Today in History:

121 Series I Volume XI-II Serial 13 - Peninsular Campaign Part II


any flank movements were from the nature of the ground and position of the enemy hazardous, it became necessary to support our line by pushing forward detachments from the reserves as circumstances and the constant and changing attempts of the enemy to break our lines made expedient. Four companies of the Second New Hampshire Volunteers were ordered to the support of the right of the First Massachusetts and to keep the connection with the Excelsior Brigade on our right, which connection was becoming broken by the more rapid advance of our right, and six companies of the same regiment to the support of the left of the First and the right of the Eleventh, the latter regiment gradually closing on their centers to strengthen their line and fill the places of the killed and wounded. Five companies of the Sixteenth Massachusetts, under Lieutenant-Colonel Meacham, were thrown forward to support our extreme left, which was becoming very much exposed as the division on that flank had not as yet commenced the advance.

Hardly had these re-enforcements got in place when I learned that our right required still further re-enforcements, on account of the increase in distance between it and the left of the Excelsior Brigade. Lieutenant-Colonel Wells, of the First Massachusetts, commanding the Twenty-sixth Pennsylvania, was ordered to that flank with the remaining seven companies of his regiment, with orders to keep up the connection and to use whatever portion of his force he found necessary to accomplish that object. Colonel Wells was also ordered to fill a break in the line between the left of the First Massachusetts and the re-enforcements from the Second New Hampshire, which he did with two companies. Failing to find the point of connection with the left of the Excelsior Brigade, Colonel Wells advanced three of this companies and covered the whole ground between the right of the Second New Hampshire and the Williamsburg road. This, however, was only a temporary position, and these companies were soon returned and withdrawn, the advance of the Excelsior Brigade making it no longer necessary to extend farther to the right than the ground occupied by the Second New Hampshire.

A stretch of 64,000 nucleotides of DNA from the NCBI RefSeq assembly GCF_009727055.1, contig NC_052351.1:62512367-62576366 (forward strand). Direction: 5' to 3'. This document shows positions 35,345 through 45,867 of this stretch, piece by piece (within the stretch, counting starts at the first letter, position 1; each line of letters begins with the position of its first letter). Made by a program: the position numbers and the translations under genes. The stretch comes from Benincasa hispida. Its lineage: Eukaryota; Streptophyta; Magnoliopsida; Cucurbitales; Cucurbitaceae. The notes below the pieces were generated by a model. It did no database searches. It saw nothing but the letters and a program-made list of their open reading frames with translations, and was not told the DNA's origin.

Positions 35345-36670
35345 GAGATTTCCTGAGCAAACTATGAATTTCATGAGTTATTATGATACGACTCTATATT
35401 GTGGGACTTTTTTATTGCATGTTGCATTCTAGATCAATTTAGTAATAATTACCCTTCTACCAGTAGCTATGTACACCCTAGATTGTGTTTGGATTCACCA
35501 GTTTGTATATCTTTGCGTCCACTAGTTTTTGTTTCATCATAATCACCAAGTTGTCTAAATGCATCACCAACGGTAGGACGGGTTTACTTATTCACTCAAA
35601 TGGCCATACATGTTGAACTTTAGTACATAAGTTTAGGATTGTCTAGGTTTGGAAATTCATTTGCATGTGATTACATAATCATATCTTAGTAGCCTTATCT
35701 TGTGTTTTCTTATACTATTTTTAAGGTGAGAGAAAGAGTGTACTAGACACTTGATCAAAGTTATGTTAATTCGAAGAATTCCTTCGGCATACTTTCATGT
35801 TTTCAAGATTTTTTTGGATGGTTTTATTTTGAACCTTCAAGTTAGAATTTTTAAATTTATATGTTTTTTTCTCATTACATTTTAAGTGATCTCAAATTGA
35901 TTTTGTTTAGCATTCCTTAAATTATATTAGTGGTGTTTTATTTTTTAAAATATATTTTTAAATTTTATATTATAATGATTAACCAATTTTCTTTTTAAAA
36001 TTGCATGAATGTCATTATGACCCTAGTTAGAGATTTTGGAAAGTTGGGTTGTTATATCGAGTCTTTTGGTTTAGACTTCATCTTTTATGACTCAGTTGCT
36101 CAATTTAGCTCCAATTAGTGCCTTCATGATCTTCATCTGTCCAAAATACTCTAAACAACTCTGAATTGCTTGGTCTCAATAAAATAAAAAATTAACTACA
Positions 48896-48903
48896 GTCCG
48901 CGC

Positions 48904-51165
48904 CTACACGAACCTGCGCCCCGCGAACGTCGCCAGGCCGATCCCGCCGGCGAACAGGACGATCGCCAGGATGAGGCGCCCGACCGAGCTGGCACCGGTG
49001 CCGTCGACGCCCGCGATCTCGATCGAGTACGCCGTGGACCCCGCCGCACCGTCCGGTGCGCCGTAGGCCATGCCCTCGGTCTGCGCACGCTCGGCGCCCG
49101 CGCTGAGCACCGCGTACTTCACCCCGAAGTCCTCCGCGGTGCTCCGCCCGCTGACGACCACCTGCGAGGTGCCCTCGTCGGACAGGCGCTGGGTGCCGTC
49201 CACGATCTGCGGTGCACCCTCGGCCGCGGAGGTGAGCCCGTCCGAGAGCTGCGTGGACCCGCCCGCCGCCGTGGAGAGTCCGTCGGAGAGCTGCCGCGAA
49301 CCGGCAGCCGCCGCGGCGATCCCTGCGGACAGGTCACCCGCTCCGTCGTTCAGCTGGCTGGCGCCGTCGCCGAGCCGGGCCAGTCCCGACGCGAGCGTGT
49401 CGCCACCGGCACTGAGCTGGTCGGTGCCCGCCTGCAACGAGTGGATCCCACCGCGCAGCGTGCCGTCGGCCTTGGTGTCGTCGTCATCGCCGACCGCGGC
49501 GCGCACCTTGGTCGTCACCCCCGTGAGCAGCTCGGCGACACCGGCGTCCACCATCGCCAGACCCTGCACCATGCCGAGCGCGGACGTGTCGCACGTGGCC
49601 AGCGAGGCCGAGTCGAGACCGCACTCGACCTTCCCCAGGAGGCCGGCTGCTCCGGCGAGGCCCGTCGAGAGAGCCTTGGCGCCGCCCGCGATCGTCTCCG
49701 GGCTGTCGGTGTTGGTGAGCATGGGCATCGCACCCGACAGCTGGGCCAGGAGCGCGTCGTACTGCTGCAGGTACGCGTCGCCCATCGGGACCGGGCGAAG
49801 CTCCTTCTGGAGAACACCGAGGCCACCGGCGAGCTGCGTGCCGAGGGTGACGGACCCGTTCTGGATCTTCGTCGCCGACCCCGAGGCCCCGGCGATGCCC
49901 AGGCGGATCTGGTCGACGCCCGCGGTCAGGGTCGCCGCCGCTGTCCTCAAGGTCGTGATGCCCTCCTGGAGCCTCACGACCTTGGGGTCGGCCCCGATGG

During all this time since the commencement of the advance the contest had been sharp all along the line, varied by dashes of the enemy to break our front at different points. Every attempt, however, was a failure, and at 11 o'clock a.m. my line occupied the whole ground I was ordered to take and hold, with considerable ground to the right and left of it. The fighting did not, however, cease, and our losses were considerable after our possession of the ground. I must in this connection make special mention of Company B, Captain Littlefield, of the Second New Hampshire Volunteers, which deployed upon a most exposed position in advance of our center, and did signal service in clearing the front of the enemy's sharpshooters, who had made themselves especially annoying. I regret to say that in this gallant service the company lost 2 killed and 14 wounded, 1 mortally.

General Kearny's lines having advanced in the afternoon and received the support of the five companies of the Sixteenth Massachusetts, no longer necessary, they were withdrawn about 4 p.m. At about 5 p.m. I received a request from General Robinson to send him a regiment as a support to a battery at some distance from my left. Though I felt great reluctance in sparing my only remaining reserve, yet thinking that important results might depend upon it, Colonel Wyman was ordered with the seven remaining companies of his regiment to report to General Robinson for that service.